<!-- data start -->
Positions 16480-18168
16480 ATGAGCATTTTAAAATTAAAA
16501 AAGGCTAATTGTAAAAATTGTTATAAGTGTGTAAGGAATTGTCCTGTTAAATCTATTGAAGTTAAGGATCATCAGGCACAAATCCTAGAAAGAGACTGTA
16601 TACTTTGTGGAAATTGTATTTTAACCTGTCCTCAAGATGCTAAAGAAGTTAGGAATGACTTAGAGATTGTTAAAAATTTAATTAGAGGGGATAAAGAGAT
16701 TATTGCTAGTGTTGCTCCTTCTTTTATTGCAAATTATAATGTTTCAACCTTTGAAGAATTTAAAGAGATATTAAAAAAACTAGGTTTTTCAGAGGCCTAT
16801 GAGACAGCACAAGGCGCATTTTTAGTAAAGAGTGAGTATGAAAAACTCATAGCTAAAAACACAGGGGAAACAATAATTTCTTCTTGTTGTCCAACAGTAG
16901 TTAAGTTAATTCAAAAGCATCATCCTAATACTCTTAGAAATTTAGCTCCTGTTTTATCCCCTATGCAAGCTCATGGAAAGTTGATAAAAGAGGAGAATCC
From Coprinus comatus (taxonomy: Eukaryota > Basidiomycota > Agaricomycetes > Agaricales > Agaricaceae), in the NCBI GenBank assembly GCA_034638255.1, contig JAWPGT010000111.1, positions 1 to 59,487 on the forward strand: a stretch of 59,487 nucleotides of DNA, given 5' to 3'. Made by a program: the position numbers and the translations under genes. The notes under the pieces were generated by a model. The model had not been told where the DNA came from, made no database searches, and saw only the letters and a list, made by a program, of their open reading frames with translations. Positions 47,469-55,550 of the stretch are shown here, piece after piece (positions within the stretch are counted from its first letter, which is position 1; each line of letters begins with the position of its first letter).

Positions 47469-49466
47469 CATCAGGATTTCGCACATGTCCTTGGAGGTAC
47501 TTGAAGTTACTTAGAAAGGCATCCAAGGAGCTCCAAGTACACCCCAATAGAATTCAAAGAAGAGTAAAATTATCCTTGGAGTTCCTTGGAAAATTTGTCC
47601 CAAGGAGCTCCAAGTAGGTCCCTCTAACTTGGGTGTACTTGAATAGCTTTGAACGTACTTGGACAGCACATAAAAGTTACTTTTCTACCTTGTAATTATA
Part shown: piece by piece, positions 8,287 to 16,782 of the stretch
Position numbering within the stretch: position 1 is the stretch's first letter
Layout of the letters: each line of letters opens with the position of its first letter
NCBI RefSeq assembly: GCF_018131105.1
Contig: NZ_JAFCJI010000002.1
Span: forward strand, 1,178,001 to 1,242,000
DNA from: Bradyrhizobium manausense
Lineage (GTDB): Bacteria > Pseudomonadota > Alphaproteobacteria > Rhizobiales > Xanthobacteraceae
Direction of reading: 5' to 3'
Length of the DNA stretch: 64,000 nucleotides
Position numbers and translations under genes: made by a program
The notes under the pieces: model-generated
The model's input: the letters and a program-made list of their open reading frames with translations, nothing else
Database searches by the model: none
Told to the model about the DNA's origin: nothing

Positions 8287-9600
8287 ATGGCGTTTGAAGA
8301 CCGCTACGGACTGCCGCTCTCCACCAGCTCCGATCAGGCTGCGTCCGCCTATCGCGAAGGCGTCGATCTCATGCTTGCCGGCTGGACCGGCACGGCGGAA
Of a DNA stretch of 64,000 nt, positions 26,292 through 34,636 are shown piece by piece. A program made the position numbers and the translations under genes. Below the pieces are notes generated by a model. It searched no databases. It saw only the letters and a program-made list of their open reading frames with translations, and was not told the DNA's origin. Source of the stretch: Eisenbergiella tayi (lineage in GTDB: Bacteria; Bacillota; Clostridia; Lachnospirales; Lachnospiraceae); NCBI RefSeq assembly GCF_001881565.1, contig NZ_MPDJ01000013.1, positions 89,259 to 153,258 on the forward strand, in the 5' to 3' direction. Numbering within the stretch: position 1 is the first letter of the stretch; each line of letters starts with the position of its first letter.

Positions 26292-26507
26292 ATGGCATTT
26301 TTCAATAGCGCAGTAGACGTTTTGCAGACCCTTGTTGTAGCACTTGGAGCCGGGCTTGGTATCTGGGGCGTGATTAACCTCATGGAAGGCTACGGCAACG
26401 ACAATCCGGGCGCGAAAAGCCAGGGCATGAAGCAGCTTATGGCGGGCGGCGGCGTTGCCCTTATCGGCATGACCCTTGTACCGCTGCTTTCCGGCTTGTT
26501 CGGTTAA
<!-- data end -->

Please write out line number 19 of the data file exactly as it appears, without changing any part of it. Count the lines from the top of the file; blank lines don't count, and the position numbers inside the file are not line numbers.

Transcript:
DNA from: Bradyrhizobium manausense